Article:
Advice for securing disability benefits due to severe depression
Depression is the leading cause of disability among nonfatal medical conditions in the United States. Depression is a type of mood disorder characterized by gloom, sadness, feelings of hopelessness and inadequacy. Depending on the severity, it can cripple an individual both mentally and physically, making it difficult for them to maintain a daily routine such as going to work every day. Here is some expert advice for how to successfully obtain disability benefits due to severe depression.
- research the disability criteria for depression
- keep a journal
- pay attention to frequency
- see a psychiatrist or psychologist
- note any other impairments that limit your ability to work
- assume they won’t investigate
- assume it’s going to be easy
- switch up your routine
- use the words always or never
- be afraid to appeal
Do research the disability criteria for depression
Insurance companies won’t automatically qualify you for disability benefits as soon as the doctor labels you depressed. If they did, we likely wouldn’t have a workforce. To qualify for disability benefits, an individual with depression must meet certain criteria or be granted a medical-vocational allowance based on the severity of their depression and a combination of other factors, such as work history, other medical conditions, age, and education level. The number of criteria you must meet varies, but on average you would need to show 4-5 from the list.
Do keep a journal
Not only is keeping a journal good for your personal road to recovery, but it’s also great to have when filing a claim. Write down how you are feeling each day. Note things such as lack of interest in an activity you once loved, insomnia or even overeating. Frequency of treatment, intensity of symptoms and how severely compromised you are when documented is great evidence.
Do pay attention to frequency
While the insurance company will still want to see proof of severe symptoms, the time you have been suffering from depression makes a huge difference in qualifying. If you’ve experienced recurrent episodes of depression for at least two years, they might qualify you even if your depression has improved due to either medication or counseling support. The key here is being able to show that you will experience a more severe setback if you change your routine, including going back to work full-time.
Do see a psychiatrist or psychologist
Again, not only is this vital to your recovery, it’s a requirement for obtaining disability benefits through a private disability policy. While Social Security doesn’t require a doctor’s input to qualify, your insurance company will. They will want documentation from your doctor, to talk to your doctor and to see his or her notes along with a medication summary.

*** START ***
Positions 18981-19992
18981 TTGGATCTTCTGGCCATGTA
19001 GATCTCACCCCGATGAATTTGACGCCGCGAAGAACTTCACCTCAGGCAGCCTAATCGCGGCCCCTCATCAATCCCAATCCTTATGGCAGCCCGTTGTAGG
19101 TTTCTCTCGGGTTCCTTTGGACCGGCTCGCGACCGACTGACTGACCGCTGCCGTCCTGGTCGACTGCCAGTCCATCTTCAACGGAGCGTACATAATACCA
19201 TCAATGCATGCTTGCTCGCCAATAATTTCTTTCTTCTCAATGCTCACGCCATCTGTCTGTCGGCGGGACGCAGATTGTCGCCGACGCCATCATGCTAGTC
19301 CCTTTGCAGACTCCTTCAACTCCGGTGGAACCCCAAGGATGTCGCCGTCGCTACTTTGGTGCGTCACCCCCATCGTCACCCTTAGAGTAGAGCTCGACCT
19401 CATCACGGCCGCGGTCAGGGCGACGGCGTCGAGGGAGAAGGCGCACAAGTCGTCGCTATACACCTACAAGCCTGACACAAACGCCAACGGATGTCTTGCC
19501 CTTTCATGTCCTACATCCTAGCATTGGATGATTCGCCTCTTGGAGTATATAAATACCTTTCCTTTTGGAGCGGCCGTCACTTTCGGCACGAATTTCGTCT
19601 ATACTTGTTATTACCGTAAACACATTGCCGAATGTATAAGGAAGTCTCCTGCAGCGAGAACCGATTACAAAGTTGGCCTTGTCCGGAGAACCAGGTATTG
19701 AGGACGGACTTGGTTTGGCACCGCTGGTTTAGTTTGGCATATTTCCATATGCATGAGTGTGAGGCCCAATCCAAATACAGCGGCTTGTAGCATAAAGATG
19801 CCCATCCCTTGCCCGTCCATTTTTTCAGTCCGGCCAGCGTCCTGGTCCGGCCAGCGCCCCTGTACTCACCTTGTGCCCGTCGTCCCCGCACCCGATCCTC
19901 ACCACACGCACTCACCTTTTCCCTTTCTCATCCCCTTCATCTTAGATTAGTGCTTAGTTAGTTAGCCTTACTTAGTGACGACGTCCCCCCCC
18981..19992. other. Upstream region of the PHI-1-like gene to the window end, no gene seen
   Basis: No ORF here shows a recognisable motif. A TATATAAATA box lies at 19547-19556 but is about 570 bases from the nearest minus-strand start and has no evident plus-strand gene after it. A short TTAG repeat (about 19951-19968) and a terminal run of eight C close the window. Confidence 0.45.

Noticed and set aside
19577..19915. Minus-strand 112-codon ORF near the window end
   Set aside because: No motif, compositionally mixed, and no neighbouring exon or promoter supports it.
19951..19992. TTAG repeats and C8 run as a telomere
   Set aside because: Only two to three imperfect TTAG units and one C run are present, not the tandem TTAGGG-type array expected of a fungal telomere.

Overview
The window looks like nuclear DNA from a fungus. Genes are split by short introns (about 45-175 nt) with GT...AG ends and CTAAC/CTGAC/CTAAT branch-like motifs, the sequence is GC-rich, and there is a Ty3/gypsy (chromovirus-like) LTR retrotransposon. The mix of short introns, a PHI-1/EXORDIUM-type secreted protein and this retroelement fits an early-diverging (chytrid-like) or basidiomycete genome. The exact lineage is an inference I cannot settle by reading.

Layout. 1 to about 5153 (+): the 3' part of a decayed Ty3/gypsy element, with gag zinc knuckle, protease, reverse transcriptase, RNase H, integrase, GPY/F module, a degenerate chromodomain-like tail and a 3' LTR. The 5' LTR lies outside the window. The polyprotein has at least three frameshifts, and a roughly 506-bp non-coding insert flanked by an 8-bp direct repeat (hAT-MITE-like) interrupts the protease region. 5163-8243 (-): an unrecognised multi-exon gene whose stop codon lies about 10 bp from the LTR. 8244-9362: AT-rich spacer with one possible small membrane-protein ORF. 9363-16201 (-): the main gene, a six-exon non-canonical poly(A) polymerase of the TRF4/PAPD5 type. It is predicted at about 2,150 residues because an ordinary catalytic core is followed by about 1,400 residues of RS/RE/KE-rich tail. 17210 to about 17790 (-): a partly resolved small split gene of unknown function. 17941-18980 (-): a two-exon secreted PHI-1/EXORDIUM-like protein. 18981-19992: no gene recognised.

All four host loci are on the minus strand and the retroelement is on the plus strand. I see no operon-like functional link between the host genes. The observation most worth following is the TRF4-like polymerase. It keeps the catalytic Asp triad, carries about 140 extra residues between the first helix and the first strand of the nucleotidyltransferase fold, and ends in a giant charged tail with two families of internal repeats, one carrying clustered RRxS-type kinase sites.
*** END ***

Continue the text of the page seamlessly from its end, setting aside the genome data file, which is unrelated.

Do note any other impairments that limit your ability to work
If you have any other impairment that limits your ability to work, make sure to make note of it when you file a claim. This is especially true if it has caused or been worsened by your depression. Doing this will exponentially increase your chances of being granted benefits because it puts a “physical” aspect to an otherwise not-so-physical disability.
Do not assume they won’t investigate
Prepare your doctor, friends, family, co-workers, neighbor, and the woman you dated 5 years ago. The insurance company will track people down and interview them as part of their investigation. They will also be staked outside your house watching to make sure that every bit of what you said when filing a claim is truthful. If you said you can only get out of the house for 10 minutes each day, then they will want to document that themselves. If you are so depressed why did your carrier videotape you laughing, drinking and dancing at that outdoor party you attended?
Do not assume it’s going to be easy
Truthfully, getting disability (especially long-term disability) from depression alone is difficult to do unless you can prove that you’ve had severe, disabling depression and you are on significant medications. You need to be prepared to fight an uphill battle. Have the evidence to back up your claim and always be thinking of how each piece of evidence demonstrates your inability to work.
Do not switch up your routine
For some suffering from depression filing for disability will cause them tremendous stress. For others it might serve as a beacon of hope. Whatever the case, be careful that you don’t let them only see the “good days”. It’s easy for an outsider who hasn’t been there through the months or even years of ups and downs to mistake a “good day” for you being fine.
Do not use the words always or never
This is true no matter what type of disability you are applying for. These words are tricky and get you into a trap you can’t get out of. While it’s tempting to say that you can “never” work out anymore or that you “never” drive anymore, don’t do it. One example of you working out or driving and your credibility is shot.
Do not be afraid to appeal
Appealing a disability claim can be tough, especially for someone suffering from depression that has just faced another setback. However, don’t be afraid to do and don’t be afraid to ask for help. Get a top rated disability lawyer on your side. This will help ease the stress and it statistically improves your chances of winning your appeal.
Depression is a serious and crippling disability. It can take over someone’s life and make it very difficult for them to perform the most basic daily routines, such as eating and sleeping. Those suffering from severe depression should obtain professional help to get them on the road to recovery. They also shouldn’t be afraid to apply for disability when their depression becomes so severe they are unable to work.